Oh, the AstraZeneca vaccine has been approved by and is being administered in the UK.  It is being produced in Baltimore.  Really.  Baltimore.

It's worth pointing out the story behind the strange effectiveness rating of the AstraZeneca vaccine, of "62% to 90%" in the third row of that chart.  In the initial test, someone accidentally miscalculated the dosage and the experimental group got half the required dose on the first shot.  The mistake was found and the dosage doubled to normal for the second shot.  That group had 90% effectiveness.  When they did the second group with the "proper" dosage for both shots, the effectiveness was 62%. 
Peter Openshaw, professor of experimental medicine at Imperial College London, said the finding that a smaller initial dose is more effective than a larger one is good news because it may reduce costs and mean more people can be vaccinated.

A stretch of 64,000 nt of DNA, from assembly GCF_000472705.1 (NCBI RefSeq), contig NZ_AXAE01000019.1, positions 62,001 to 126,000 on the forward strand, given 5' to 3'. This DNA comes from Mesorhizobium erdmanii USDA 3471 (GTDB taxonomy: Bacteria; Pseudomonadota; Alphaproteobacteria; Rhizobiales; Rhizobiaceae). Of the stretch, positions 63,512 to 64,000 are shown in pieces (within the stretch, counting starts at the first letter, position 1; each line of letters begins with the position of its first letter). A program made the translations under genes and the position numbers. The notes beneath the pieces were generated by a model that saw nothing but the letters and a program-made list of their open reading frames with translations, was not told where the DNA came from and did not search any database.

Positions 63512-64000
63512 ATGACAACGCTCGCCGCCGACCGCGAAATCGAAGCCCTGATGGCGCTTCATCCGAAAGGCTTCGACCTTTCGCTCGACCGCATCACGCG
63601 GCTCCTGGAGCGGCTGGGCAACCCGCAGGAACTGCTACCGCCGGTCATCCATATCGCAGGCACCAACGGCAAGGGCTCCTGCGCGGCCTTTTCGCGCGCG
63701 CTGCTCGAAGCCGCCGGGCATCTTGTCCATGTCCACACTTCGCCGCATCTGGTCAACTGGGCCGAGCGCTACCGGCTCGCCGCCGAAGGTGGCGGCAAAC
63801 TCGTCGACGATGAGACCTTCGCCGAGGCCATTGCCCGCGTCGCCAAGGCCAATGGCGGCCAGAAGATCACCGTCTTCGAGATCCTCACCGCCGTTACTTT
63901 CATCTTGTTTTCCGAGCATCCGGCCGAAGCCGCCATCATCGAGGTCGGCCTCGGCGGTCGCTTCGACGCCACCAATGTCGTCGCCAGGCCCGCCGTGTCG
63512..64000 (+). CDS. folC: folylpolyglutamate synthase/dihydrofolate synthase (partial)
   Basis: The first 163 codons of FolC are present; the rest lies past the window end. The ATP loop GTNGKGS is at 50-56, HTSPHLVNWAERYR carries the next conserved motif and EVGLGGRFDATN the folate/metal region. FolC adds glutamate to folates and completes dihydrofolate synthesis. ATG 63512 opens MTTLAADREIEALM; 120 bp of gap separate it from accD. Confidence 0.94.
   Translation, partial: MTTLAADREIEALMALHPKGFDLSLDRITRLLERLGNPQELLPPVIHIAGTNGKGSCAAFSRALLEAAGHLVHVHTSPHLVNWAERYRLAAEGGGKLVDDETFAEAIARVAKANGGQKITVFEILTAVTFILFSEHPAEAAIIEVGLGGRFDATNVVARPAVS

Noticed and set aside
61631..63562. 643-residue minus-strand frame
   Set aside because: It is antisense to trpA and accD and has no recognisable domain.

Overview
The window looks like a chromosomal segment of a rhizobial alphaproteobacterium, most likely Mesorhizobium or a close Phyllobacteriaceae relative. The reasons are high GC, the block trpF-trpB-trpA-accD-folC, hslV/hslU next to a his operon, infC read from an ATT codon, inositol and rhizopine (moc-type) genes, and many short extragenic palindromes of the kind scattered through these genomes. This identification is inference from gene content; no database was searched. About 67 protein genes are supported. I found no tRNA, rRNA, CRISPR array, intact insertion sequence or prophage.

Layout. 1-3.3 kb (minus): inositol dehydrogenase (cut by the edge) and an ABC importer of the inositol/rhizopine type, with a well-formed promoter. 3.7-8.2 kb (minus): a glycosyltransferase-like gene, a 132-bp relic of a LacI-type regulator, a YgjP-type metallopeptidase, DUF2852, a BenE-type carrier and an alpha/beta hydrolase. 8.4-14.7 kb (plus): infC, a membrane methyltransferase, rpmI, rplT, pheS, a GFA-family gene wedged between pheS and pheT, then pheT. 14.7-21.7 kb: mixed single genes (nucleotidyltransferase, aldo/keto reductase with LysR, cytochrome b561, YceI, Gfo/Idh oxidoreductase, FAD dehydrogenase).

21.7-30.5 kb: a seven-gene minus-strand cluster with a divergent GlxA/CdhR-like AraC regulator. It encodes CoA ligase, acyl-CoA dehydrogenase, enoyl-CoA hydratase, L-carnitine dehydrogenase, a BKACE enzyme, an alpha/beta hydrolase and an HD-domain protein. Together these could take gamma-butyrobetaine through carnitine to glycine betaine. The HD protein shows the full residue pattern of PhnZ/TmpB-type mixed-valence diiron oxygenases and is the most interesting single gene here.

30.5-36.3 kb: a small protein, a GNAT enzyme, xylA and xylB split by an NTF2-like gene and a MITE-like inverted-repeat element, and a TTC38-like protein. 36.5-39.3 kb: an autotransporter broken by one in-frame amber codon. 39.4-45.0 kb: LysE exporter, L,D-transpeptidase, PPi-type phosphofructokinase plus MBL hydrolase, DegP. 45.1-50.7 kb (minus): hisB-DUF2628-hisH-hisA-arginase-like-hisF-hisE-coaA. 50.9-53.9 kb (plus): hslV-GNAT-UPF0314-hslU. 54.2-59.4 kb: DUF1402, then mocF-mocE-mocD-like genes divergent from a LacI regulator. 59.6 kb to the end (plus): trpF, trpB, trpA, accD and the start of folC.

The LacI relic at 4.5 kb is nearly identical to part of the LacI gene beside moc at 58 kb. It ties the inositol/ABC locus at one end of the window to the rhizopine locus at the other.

“The report that an initial half-dose is better than a full dose seems counterintuitive for those of us thinking of vaccines as normal drugs: With drugs, we expect that higher doses have bigger effects, and more side effects,” he said. “But the immune system does not work like that.”
So what's up with the FDA?  Last time I remarked that it was a CYA move.  Someone said why should they care when nobody is ever held responsible for mistakes in Washington.  It's a bit more than that.  The FDA, like all agencies, is not there to protect the population, it's there to establish and follow procedures, as this two year old twitter exchange between Thomas Sowell and Christopher Manion talks about.  Both of them are very right.

In the Aerospace world where I worked all my career, the situation at my level was more results oriented than a bureaucrat, but it was common knowledge to talk about the guy who would sit in front of the Senate or House, on the evening news, saying he had no knowledge of the bad things going on.